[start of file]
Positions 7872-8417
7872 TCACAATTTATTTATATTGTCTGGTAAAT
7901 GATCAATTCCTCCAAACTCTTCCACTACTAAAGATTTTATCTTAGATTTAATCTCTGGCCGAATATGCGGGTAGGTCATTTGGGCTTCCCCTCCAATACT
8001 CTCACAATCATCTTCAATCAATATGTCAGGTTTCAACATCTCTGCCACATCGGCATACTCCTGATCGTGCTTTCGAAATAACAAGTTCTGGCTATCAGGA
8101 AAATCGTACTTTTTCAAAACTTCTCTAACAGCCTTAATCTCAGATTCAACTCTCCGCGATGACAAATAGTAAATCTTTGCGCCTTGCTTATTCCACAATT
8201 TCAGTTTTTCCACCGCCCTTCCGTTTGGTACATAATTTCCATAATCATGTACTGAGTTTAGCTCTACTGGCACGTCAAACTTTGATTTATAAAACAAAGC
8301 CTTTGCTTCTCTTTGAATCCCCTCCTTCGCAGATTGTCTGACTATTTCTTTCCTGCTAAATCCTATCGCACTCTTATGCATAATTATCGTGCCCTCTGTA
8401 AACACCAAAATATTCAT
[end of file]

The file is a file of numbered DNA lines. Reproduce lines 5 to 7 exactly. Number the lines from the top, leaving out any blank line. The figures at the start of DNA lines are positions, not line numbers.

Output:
8101 AAATCGTACTTTTTCAAAACTTCTCTAACAGCCTTAATCTCAGATTCAACTCTCCGCGATGACAAATAGTAAATCTTTGCGCCTTGCTTATTCCACAATT
8201 TCAGTTTTTCCACCGCCCTTCCGTTTGGTACATAATTTCCATAATCATGTACTGAGTTTAGCTCTACTGGCACGTCAAACTTTGATTTATAAAACAAAGC
8301 CTTTGCTTCTCTTTGAATCCCCTCCTTCGCAGATTGTCTGACTATTTCTTTCCTGCTAAATCCTATCGCACTCTTATGCATAATTATCGTGCCCTCTGTA